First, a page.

Quilt-as-you-go (QAYG) Jane A. Stickle quilt

Free tutorial- Dear Jane Quilt as you go (QAYG)

This quilt is a first for me in two ways: it is my first foundation piecing quilt and it is my first QAYG quilt too.

Both techniques were a bit intimidating to me but both have turned out to be quite straight forward.

The diagram above is what I want the back of the quilt to look like. It looks a bit like a pixelated flower though my idea was to have like an explosion of colour starting with a very bright centre.

Fabric needs

  • 5 inch square in the backing fabric (you can use a charm square if your block fabrics are not washed)
  • 5 inch square of batting
  • one DJ block
  • 1 1/8 in x 5 1/2 in strip
  • 1 3/4 in x 5 1/2 in strip

Quilt-as-you-go method 1 – no hand sewing or batting required

Please ignore the use of a strip of batting for sashing on this video. Batting is only necessary for wide sashing. The fabric needs on the video are for a different quilt. Use the fabric needs above.

Quilt-as-you-go method 2 – hand sewing required

Step 1 – Quilt the blocks individually

Make a quilt sandwich by placing the backing fabric wrong side up, the batting on top and finally the block on top.

Pin or baste.

Quilt as desired. You don’t even have to quilt the block! Many batting types will take stitching 5 inches apart.

Block 1 is ready.

Do the same with block 2.

Step 2 – Cut and stitch the front and back sashing

Now cut your strips.

Fold the 1 3/4 in strip in half and press as per picture.

Place the 1 1/8 inch strip on the block as per picture.

Now turn over and place the 1 3/4 in strip on the back with the raw edge aligned to the quilt sandwich raw edge.

Pin.

Stitch all layers together with a 1/4 in allowance.

Now press open just the top strip (see picture).

Step 3 – Stitch next block

Attach the next block to the top strip by placing it aligned with the strip.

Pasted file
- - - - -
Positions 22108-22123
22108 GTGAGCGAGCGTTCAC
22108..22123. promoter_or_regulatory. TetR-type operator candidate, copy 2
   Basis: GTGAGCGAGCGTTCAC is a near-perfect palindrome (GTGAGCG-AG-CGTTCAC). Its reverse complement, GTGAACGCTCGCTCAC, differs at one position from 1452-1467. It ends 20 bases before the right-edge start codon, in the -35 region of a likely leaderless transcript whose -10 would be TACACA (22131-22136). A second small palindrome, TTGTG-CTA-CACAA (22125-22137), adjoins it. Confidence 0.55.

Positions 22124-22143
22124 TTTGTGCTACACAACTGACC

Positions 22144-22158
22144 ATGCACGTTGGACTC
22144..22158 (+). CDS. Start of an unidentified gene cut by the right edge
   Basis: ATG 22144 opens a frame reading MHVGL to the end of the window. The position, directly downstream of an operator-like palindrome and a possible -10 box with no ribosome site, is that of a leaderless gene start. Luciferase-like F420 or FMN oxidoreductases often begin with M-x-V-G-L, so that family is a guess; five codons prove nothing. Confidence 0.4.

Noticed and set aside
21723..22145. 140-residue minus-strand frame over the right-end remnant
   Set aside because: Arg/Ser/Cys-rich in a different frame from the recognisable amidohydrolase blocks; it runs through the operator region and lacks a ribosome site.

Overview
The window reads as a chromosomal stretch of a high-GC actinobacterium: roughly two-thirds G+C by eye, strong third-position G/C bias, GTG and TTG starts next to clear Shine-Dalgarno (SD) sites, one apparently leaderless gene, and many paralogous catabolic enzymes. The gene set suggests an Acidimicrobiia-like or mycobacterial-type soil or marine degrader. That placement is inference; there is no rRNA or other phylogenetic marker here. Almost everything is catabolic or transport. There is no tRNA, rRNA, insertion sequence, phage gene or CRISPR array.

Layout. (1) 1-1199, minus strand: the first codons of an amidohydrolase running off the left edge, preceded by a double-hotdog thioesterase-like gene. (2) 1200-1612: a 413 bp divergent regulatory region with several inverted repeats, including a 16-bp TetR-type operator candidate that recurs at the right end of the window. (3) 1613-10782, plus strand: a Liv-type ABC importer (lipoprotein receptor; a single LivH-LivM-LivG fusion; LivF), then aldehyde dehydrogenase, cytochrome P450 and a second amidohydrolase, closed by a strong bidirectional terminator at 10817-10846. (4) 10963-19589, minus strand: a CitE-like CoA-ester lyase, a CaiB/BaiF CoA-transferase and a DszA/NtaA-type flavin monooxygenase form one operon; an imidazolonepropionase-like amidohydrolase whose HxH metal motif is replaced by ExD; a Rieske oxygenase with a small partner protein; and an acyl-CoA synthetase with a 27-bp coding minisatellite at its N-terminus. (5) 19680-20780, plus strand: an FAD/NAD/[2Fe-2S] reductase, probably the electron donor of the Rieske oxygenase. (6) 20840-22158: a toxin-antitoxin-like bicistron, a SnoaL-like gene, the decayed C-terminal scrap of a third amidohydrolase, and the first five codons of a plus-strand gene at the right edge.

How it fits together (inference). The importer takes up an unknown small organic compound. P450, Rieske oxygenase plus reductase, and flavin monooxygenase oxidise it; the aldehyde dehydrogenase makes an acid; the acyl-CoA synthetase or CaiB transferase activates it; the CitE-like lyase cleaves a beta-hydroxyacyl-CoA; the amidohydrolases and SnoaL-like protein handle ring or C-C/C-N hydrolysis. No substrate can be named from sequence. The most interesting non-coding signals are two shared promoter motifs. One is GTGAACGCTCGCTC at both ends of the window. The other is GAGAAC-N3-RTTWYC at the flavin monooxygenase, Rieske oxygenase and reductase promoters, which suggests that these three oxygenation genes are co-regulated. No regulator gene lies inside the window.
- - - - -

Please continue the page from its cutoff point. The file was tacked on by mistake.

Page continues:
Turn over and pin. Notice we’re not doing anything with the folded strip.

Stitch block and strip together.

Both blocks are now stitched together via the top strip.

Time to stitch the back strip.

Step 4 – Hand stitch back sashing

Pin making sure the strip goes about 1/4 in over the next block and pin.

Slip stitch all along the edge.

Done.

Trim excess fabric from the strips’ sides.

The first two blocks are stitched together.

Eleven more to go!

Row A is finished….

Twelve more rows to go… and quite a few triangles.

If you want to see my DJ blocks, check out my Dear Jane progress page.

16 thoughts on “Quilt-as-you-go (QAYG) Jane A. Stickle quilt”

  1. Dear Teresa, Your quilt will be beautiful front and back. A caution: I once made a friendship star quilt with yellow stars and blue starry prints in the background. In the center of the quilt were light yellow stars with a medium blue background. This graduated out to the edges with deep gold stars on a dark navy background. When I finished I realized the center looked burned out or washed out. The first “real” quilt I ever made was QAYG reversible log cabin. Each little “log” strip was pieced to the adjoining log, and to a strip of batting and another log on the back at the same time. The sashing strips were prints that blended right in. Come to think if it, there is a reversible mini-version on my coffee table right now:

    The books I used for reference were by Sharon Pederson: “Reversible Quilts: Two at a Time” and “More Reversible Quilts”.

    I use a different method for QAYG now, one that requires no sashing strips for joining. The only hand sewing is basting together the sections of batting. I’m not sure whether I read about this method somewhere, or just thought it up. First I sew the entire backing together into one large piece. The pieced blocks on the front side are left in sections–perhaps top section, middle section, bottom section. On the queen-sized “strippy” quilt below, there were five sections: left, middle, and right strips, plus wide top border and bottom border.